Central Hardware, St. Louis history

Central Hardware St. Louis History

St. Louis-based Central Hardware was one of the first big-box home improvement chains. It peaked in 1993 at 39 stores in six states in the midwest, employing 3,700 people. It was once the 19th largest hardware retailer in the United States.

Central Hardware’s motto was “everything from scoop to nuts,” a play on the English idiom “soup to nuts,” which means beginning to end. Their inventory was over 40,000 SKUs, comparable to today’s home improvement stores. Its stores regularly exceeded 50,000 square feet. That’s about half the size of a typical home improvement store today, but it was large for the 1970s and 1980s. Traditional hardware stores ranged in size from 2,000 to 10,000 square feet. Its employees wore orange vests so customers knew who to ask for help.

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90s computer brands

Compudyne PC from CompUSA

Some 90s computer brands are the same as today, but a lot more companies played in the field than now. Profit margins were higher then, so industry consolidation wasn’t the matter of survival that it is now.

Here’s a look back at some of the brands of old, including some famous PC brands, some not-so-famous, and some notorious. The 1990s were certainly a make or break time for many of them.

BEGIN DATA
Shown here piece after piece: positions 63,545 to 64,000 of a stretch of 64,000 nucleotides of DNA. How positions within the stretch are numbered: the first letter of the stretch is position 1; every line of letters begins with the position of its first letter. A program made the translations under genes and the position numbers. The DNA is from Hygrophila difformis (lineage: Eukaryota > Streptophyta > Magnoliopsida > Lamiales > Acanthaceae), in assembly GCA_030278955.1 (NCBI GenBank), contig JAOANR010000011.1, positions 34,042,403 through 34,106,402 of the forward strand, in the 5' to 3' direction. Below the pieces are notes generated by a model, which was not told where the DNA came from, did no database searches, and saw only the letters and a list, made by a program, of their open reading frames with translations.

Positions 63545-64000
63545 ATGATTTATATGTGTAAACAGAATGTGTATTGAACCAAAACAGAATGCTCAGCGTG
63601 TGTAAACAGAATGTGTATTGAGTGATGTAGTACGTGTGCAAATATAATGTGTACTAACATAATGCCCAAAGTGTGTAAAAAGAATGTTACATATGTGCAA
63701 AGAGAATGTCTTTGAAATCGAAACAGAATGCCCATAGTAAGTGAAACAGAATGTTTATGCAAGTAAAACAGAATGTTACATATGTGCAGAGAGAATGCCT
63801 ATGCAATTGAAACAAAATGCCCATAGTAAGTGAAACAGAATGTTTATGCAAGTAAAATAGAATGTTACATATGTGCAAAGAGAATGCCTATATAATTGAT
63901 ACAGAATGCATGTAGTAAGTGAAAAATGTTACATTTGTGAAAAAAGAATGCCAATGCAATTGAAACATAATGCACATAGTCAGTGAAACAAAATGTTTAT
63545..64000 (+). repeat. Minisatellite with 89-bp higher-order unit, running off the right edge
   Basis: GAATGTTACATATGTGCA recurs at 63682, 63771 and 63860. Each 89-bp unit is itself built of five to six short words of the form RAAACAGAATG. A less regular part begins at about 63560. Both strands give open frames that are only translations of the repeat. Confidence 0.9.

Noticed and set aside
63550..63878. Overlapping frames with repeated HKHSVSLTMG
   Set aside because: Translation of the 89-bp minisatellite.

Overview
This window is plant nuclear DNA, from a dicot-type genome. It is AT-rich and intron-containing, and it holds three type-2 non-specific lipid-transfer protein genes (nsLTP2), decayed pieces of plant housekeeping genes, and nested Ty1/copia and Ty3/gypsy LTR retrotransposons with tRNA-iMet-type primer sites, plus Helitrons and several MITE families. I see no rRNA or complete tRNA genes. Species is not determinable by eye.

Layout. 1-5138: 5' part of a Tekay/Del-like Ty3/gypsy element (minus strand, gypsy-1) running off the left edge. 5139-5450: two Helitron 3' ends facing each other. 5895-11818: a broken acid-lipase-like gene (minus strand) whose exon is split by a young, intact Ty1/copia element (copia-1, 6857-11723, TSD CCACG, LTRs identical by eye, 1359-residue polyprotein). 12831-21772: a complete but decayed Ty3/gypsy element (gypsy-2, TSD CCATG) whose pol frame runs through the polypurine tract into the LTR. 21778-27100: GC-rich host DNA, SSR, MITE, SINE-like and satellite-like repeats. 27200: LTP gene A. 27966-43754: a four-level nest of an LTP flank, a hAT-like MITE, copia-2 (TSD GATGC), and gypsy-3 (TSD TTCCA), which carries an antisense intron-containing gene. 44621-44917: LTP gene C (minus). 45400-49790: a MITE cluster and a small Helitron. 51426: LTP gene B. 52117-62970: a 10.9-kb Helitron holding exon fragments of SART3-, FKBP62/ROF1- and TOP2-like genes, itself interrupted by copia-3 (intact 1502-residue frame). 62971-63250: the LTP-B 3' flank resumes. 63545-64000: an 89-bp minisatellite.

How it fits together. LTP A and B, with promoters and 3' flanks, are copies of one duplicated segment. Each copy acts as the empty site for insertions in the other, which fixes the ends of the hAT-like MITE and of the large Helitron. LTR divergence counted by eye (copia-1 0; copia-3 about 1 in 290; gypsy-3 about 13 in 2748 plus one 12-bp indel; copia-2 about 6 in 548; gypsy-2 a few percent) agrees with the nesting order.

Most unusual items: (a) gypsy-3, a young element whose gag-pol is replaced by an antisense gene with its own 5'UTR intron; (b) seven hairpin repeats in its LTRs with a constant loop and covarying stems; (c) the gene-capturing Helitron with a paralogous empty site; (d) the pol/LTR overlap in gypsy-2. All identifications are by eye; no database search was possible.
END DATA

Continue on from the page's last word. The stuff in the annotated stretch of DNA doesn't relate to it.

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SSDs might be getting less interesting, but that’s not necessarily bad

Ars Technica has a story about SSD news coming out of CES.

Basically, they’re predicting that the big news this year will be consolidation and lower prices. That may be bad news for someone who writes about SSDs for a living (I don’t), but good news for consumers.

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First impressions of VMWare

I’ve been setting up VMWare ESX Server at work, and it’s quirky, but I like it. I shut it down improperly once (logging into the console on its Linux-based host OS and doing a shutdown -h now resulted in a system that wouldn’t boot anymore) so I’m afraid of what may happen. The upside is since every virtual machine is just a collection of files, disaster recovery is dirt simple: Build a VMWare box, restore those files from backup, point the VMs at them, and you’re back in business. No more need to worry about locating identical or close-enough-to-identical hardware. For that reason alone, I’d advocate running all of my Windows servers in production environments on VMWare, since Windows isn’t like a real OS that will allow you use a disk or image on dissimilar hardware with minor adjustments. We get some other benefits too, like allowing us to put all the toy servers in one box with RAID to protect us in a disk crash. We’ve lost far too much to disk failures on desktop PCs recast as someone’s pet-project server.